Causal Attributions and Overall Blame of Self-Service Technology (SST) Failure: Different from Service Failures by Employee and Policy

Boyoun Lee, David A. Cranage

Research output: Contribution to journalArticlepeer-review

14 Scopus citations

Abstract

This research explores customers’ causal attributions (locus, stability, and controllability) and overall blame following three different types of service failures: self-service technology (SST), employee, and firm policy. It also studies the effects of the severity of a failure on overall blame and the moderating effects of technology anxiety (TA) on the relationship between failure types and overall blame. A paper-based survey with an experimental between-groups design (three types of failures × two levels of severity) was distributed to 300 staff members at a northeastern university in the USA. Customers perceived cause and blame differently. They rated causal attributions the highest in a policy failure and the lowest in an SST failure. Customers saw policy failure as a more external, stable, and controllable cause of problems than an SST failure. When it comes to overall blame to firms, customers are more likely to blame a firm for an SST failure than for an employee failure. The findings of the study suggest that careful attention should be paid to SST failures and emphasize need for zero defects and recovery strategy development for SST failure.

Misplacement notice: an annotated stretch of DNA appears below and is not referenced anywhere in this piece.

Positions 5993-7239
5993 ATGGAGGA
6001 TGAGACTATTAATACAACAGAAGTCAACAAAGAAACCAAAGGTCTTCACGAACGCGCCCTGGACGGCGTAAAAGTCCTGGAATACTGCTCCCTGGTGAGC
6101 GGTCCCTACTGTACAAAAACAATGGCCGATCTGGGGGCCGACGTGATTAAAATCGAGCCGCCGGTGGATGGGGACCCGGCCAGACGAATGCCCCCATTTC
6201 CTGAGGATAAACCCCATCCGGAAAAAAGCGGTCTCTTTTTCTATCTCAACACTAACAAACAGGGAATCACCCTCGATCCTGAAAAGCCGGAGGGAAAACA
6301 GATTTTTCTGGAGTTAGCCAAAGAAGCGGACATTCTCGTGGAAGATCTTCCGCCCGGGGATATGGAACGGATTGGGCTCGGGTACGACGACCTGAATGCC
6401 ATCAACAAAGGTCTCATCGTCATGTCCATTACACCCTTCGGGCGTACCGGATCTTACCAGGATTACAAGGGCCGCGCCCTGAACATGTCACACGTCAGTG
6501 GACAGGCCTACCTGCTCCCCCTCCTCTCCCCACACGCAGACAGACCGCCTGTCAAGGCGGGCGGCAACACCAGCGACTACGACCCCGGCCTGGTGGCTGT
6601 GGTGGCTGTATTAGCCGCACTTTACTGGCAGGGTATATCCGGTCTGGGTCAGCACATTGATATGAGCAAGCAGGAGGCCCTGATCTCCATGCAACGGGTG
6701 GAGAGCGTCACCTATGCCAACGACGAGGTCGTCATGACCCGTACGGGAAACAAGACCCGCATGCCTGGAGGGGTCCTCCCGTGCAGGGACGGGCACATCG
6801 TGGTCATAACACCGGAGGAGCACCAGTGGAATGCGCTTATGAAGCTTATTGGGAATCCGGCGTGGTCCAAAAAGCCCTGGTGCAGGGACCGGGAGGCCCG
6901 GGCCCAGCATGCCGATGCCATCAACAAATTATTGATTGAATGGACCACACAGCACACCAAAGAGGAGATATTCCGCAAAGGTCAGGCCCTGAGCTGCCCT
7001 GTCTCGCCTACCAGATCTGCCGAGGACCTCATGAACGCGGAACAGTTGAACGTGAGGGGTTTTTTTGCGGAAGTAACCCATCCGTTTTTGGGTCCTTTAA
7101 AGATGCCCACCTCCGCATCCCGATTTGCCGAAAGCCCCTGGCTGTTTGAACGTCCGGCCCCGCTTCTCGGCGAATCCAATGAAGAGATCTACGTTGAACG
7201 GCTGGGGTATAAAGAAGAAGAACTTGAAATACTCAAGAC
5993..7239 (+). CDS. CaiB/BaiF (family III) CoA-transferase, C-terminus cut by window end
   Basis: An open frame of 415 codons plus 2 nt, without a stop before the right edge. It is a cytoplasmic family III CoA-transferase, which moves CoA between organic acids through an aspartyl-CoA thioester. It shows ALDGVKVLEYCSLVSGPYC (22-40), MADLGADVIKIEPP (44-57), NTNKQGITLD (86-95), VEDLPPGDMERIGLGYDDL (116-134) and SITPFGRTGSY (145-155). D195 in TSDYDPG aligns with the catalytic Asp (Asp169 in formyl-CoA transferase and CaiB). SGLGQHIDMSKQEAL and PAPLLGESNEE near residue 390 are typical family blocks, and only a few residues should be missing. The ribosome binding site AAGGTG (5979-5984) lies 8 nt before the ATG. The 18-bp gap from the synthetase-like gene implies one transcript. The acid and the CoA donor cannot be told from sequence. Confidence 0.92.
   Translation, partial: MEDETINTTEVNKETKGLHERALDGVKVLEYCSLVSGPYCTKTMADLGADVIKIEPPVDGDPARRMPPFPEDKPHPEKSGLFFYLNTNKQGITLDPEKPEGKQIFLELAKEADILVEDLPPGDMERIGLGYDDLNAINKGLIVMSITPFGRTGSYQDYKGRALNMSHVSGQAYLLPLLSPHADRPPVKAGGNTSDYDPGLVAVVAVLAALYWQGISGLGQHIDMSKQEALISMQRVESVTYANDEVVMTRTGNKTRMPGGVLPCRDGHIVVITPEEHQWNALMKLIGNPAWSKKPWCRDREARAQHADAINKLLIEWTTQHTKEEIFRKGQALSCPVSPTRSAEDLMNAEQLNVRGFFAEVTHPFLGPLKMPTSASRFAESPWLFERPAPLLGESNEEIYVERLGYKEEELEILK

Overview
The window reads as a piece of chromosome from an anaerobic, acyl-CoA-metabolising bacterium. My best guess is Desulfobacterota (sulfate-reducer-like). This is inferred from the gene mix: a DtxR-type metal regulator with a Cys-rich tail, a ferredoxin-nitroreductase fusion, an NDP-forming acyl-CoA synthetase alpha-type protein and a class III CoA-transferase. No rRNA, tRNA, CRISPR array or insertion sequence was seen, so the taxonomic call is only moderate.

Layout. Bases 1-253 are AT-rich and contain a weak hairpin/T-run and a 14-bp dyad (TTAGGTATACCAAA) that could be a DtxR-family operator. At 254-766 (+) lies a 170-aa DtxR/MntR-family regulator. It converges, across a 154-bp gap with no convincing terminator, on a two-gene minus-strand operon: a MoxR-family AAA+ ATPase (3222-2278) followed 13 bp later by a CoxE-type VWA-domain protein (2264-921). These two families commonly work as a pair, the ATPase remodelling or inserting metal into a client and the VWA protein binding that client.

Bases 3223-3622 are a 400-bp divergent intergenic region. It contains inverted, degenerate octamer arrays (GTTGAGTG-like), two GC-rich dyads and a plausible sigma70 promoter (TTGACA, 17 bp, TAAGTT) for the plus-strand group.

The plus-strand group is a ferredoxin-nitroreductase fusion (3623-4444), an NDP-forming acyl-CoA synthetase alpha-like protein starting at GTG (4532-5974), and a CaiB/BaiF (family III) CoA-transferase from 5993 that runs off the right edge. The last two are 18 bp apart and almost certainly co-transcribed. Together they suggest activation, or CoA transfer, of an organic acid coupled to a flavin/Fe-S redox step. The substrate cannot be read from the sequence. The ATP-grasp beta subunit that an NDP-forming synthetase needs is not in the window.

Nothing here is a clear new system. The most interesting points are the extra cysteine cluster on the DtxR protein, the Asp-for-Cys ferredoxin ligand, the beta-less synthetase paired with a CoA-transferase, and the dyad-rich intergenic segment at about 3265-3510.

Original languageEnglish (US)
Pages (from-to)1-24
Number of pages24
JournalJournal of Hospitality Marketing and Management
DOIs
StateAccepted/In press - Jul 31 2017

All Science Journal Classification (ASJC) codes

  • Management Information Systems
  • Tourism, Leisure and Hospitality Management
  • Marketing

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